Author's Note:I am SOOOOO sorry about the incredibly long wait, but I have been very busy, and, as soon as all that business ended, I got sick, so I couldn't write. I got a bit disinterested, but I remembered that I swore to finish this…someday, so I managed to type up this chapter. It's pretty short, but that's because I took a big part of this chapter out and made it into another chapter, primarily because I couldn't finish that part and wanted to put this chapter up. I'll try to get the next one done as soon as possible, really. Adun and Ponytailed Slacker: I wouldn't let Talim…well, you know. Maxi ain't that kind of pirate…Plus, this fic is PG-13, and Talim's fifteen (pedophilia galore in the R-Rated version, though…just joking). Jade: Thanks for the concrit as usual. Obviously, I lied about what I said in my 'review,' but I'll pay up in time. Now, you're all probably tired of these wretched A/N's, so her comes the chapter. Warning: Taki, Yunsung, and Geki abuse (guess who Geki is right now, before reading the chapter, correctly, and you'll get something special). This chapter might seem a bit rushed…because it is. Forgive my ineptitude, I beseech you. Tell me if my Japanese is rusty, too.
Disclaimer: You know the drill.
Chapter XVI – Disillusioned
"She saved you!"
Hwang Sung Kyung's voice carried amazingly well through the quiet, surprisingly brisk air of northern Pusan. It was darker now, now that night had fallen and a more comfortable cloak of darkness had covered fiery day and its own shroud. Fires were framed neatly but menacingly in the distance, where the garrison of the Koreans had been, but that fortress was now controlled by the invaders, the Japanese army and navy. They had taken over swiftly, rooting out all remaining soldiers. Though the both wished to fight the assailants of their homeland, wounds, confusion, and the jolting shock of Admiral Lee Sun Shin's sudden death at the hands of a mercenary had crushed their momentary spiritual surge. Instead, despite desire to stay, the two fled into the coming morn, just as blood-red, the pallid crimson of their comrade's life fluid stained the borders of the horizon. Now, they crouched in the mud and soot, tempered with debris borne by dainty streams of rainwater from the newly arrived storm, in a dank alley away from the commotion of the Japanese looters beginning to assault the town in earnest.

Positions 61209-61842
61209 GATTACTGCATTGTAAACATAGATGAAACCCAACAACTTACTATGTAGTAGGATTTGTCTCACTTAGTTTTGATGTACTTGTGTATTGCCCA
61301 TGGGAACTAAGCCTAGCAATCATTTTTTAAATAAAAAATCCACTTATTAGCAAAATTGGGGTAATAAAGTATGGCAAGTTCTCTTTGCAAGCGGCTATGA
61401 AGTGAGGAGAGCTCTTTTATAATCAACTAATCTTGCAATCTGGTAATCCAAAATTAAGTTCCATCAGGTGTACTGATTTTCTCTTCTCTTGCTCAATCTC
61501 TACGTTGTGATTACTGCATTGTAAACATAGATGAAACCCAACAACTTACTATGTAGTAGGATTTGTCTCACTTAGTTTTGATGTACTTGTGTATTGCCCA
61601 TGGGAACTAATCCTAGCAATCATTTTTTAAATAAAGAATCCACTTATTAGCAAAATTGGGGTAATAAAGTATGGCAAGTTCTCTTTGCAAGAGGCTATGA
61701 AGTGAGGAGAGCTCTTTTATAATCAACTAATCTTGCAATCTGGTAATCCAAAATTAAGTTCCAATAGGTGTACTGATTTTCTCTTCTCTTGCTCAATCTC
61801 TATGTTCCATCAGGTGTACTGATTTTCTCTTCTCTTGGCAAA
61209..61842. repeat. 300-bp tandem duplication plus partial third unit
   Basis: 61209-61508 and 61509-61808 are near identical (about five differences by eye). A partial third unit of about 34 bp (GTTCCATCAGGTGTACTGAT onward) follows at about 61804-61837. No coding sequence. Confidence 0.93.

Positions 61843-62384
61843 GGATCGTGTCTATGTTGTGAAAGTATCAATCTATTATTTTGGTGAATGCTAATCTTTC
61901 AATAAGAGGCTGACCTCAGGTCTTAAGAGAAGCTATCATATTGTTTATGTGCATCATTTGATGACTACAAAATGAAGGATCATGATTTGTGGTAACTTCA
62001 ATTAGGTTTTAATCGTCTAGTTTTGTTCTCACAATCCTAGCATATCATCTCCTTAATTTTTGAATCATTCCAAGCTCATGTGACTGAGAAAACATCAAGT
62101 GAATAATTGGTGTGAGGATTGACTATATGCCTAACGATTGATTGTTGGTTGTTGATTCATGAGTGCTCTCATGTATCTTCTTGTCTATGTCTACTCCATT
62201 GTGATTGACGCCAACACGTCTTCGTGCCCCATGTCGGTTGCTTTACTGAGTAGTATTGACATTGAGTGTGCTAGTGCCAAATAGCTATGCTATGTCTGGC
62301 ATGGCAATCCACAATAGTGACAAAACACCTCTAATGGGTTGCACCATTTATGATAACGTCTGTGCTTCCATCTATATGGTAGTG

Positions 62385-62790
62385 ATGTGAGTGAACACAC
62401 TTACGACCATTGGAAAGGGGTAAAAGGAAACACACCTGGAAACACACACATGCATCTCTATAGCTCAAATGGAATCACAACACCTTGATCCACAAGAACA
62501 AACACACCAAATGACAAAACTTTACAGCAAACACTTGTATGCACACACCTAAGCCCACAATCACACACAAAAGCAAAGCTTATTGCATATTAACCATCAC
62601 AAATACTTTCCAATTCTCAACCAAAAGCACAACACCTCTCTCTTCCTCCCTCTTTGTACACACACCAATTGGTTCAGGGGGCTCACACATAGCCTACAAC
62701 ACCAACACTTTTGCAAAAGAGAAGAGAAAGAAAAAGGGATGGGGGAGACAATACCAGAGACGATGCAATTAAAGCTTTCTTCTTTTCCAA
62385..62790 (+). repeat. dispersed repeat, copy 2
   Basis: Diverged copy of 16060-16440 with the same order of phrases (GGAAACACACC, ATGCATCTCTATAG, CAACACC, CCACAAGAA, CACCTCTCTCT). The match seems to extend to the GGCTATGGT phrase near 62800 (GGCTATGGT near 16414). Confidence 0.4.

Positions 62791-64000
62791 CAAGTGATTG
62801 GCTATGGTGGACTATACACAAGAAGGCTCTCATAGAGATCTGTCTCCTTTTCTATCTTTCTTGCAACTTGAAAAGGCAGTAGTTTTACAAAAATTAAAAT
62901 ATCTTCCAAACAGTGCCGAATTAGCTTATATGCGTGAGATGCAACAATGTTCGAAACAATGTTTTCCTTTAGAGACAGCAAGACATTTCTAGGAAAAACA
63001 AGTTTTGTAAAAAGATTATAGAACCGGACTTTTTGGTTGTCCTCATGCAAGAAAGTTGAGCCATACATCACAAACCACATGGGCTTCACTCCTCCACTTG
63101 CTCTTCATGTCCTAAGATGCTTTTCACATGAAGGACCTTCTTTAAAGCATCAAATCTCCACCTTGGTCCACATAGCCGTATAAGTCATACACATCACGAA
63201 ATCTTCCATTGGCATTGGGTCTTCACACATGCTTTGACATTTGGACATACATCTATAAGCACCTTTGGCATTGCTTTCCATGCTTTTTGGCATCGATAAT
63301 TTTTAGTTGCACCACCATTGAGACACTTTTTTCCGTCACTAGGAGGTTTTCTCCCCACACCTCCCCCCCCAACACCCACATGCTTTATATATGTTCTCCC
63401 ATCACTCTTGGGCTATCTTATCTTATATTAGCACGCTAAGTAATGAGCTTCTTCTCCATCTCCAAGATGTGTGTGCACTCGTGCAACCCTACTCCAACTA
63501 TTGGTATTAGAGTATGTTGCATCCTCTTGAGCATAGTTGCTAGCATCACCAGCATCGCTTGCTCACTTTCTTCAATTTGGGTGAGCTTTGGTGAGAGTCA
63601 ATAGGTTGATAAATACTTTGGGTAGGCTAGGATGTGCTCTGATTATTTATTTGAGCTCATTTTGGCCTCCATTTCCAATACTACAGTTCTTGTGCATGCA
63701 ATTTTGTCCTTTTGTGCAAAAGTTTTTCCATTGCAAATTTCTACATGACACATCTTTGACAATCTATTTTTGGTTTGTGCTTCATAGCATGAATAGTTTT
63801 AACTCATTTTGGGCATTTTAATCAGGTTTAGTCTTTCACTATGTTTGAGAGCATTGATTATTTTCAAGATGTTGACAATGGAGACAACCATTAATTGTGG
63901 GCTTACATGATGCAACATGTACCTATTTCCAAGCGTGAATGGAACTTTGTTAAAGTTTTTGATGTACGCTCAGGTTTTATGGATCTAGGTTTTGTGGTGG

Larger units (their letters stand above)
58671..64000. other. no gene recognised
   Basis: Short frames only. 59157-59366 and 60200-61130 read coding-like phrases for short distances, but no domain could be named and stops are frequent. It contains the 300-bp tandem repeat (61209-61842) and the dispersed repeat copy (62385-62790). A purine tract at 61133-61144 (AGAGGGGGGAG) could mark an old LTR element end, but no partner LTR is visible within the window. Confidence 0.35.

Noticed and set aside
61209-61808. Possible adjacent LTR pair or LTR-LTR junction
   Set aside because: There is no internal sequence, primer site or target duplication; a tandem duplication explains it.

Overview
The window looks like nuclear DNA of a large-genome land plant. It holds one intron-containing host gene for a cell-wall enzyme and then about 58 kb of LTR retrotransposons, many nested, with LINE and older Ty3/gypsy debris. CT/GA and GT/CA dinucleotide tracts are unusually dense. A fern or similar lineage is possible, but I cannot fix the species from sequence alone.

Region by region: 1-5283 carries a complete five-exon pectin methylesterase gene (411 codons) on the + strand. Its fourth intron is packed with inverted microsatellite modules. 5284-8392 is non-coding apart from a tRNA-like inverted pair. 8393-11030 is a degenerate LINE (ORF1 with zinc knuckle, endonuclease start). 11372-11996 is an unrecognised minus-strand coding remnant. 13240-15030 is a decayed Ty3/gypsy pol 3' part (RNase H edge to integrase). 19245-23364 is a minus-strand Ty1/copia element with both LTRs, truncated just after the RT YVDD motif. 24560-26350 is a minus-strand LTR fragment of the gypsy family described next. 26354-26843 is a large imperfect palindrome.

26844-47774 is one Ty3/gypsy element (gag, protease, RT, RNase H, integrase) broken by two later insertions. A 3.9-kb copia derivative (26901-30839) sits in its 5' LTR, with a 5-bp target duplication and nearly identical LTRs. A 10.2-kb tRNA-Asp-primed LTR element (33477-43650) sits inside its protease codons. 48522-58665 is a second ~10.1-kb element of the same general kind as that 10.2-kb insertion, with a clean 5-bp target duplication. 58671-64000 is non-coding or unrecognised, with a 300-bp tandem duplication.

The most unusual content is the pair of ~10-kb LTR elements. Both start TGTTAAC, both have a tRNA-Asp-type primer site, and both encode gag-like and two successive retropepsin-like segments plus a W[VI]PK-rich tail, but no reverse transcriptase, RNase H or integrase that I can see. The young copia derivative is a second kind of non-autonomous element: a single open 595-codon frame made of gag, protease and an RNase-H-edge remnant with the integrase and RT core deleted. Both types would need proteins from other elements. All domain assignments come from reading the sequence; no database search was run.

It had taken the hapless boy, Hong Yunsung, nearly ten minutes to muster the courage and strength of heart to outpour his story to Hwang as the knelt and panted, saddened and befuddled in the checkered shade of the gingko trees and vine-like branches that hung over the rooftops of each house they were between. He had managed, at last, to tell his companion the truth about what had happened to him and the now-forsaken ninja. Before, he had fabricated a story for the sake of his ego, but the veil of misery and strange, unaccustomed pain that had washed over him made his stomach lurch when thinking of his outright lie. Now, though, he feared he'd made a dire mistake. As soon as he'd concluded his tale, Hwang, who'd been brooding wide-eyed, had turned bright red, veritable steam pouring from his furiously quivering ears, and charged, bearing down on the boy.
"I was trying to tell you, I swear!" Yunsung said meekly, cringing and backing up against the wall of the house. Usually, he would've exploded right back and stared down his elder egotistically, but his severe arrogance was diminished now that he'd seen, and wrought, so much death. He felt emptier than ever he was before, more a shell then he'd been, and soulless in a way he hoped and prayed he'd never feel again. The blood on his hands, now dry crusts of material peeling away from his sweaty flesh, felt fresh and wet as when first it had been spilled. This disgusted Yunsung to no end, nauseated him, and soured his taste for egotism or pride. He tried in vain to calm Hwang, but the Korean seemed insatiable.